The team reached out to find out more. Incredibly, Salgado had kept the newspaper article published at the time over 40 years ago. This led the team to discover that there were 3 survivors out of 24 onboard the MV Tenorga. Of the survivors, two were named Georgios!
Although this did not lead the team to an answer for the ‘ring of mystery’, this has helped to eliminate another shipping accident from their enquiries.
The team is now focused on the following shipping accidents:
– Andros Patria (IMO: 7027124) 31 December 1978
– Cantonad (IMO: 6619891) 4-5 January 1979
The team hope to obtain crew lists for these events and are also looking to speak to anyone who had relatives on board these ships at the relevant times.
News & Updates
In our last appeal, we asked members of the public for their help in solving the ‘Ring of Mystery’. The response was fantastic and we are incredibly grateful.
We received information that the clothes worn by ‘Georgio’ when he was found may suggest he worked on a ship.
Through undertaking further research into this line of enquiry, we have since become aware of a number of shipping disasters that occurred in the North Atlantic Ocean in the months leading up to ‘Georgio’ being found on Porth Minick beach on 21 Feb 1979.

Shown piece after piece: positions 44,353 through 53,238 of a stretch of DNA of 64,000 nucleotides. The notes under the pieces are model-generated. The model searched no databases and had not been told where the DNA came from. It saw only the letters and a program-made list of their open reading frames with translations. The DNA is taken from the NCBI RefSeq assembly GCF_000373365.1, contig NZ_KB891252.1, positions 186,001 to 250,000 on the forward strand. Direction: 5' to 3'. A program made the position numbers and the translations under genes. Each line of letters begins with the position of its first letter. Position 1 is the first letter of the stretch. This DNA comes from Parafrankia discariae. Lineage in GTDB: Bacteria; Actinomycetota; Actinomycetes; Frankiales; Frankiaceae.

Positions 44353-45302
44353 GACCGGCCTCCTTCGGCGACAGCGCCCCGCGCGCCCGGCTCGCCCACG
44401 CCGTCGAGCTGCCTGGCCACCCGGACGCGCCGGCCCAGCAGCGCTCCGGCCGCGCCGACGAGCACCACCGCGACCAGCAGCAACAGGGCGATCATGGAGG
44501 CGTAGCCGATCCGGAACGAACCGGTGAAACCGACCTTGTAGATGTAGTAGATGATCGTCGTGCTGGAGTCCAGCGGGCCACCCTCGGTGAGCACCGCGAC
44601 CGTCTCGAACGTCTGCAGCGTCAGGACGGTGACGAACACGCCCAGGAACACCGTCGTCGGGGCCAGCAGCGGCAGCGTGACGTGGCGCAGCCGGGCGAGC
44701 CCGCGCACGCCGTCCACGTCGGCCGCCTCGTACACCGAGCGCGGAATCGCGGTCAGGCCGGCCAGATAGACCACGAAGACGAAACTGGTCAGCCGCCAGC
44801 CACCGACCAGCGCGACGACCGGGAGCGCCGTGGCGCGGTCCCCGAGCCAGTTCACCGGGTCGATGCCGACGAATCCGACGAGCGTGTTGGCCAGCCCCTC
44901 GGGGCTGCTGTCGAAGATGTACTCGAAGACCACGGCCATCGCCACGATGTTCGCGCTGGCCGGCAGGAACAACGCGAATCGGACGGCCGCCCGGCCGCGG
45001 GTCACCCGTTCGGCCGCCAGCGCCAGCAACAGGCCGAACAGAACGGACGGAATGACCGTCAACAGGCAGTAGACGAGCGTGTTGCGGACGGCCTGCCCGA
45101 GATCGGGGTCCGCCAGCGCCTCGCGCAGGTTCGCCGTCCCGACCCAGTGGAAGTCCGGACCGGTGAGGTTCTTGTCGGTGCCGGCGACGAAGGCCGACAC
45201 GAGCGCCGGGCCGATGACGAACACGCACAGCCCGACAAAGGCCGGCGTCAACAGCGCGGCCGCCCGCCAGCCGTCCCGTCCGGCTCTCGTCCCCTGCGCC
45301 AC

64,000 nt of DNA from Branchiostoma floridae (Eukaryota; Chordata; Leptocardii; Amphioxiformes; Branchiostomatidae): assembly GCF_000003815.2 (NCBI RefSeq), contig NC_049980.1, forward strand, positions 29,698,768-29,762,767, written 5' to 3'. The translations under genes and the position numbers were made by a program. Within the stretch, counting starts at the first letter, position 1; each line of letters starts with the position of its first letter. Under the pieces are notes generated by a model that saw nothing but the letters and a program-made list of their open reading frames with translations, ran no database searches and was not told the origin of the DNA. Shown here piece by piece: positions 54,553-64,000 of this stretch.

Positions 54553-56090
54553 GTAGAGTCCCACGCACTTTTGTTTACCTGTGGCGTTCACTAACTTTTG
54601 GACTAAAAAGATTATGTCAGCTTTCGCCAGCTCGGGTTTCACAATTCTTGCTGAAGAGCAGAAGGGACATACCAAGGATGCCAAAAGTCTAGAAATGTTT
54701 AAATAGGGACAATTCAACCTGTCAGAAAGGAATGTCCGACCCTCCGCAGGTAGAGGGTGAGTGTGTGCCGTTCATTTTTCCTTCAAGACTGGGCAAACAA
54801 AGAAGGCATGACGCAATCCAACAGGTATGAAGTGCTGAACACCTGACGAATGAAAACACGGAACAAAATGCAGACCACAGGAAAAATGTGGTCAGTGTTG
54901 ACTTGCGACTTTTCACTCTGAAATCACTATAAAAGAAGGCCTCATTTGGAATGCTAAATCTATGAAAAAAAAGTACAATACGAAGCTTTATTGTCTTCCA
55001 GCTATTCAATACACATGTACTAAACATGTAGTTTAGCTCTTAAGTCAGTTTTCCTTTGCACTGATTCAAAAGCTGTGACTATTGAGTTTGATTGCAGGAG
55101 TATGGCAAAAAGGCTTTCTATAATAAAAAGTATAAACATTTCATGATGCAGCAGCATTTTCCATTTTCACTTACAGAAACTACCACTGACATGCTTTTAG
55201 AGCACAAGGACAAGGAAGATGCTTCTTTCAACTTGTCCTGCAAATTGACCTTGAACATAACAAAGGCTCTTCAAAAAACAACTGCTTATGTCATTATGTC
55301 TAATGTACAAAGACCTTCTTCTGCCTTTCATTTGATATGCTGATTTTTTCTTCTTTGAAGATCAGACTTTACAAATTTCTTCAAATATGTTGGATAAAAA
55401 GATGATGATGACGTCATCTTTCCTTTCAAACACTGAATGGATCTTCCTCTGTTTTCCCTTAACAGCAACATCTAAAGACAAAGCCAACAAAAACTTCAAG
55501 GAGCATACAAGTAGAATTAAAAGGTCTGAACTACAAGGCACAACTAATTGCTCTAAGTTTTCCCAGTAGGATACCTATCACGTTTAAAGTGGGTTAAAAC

We have eliminated the MS München (12 Dec 1978) shipping disaster from our enquiries.
We are now focused on the Andros Patria (31 Dec 1978) and MV Tenorga (28 Dec 1978) disasters as we believe both of these ships had Greek crews, some of whom were tragically lost at sea.
By obtaining the names of those lost at sea, we hope to find someone called ‘Georgio’. We will then conduct further enquiries with the aim of solving the ‘Ring of Mystery’.
The team has also been making extensive enquiries as to where ‘Georgio’ was buried. 40 years is a long time and way before computers were used to keep accurate details. After many hours of painstaking work, the team was able to identify a plot in a graveyard in Penzance, Cornwall.
This means that when the ‘Ring of Mystery’ is solved, family members will have somewhere to visit which was one of our priorities.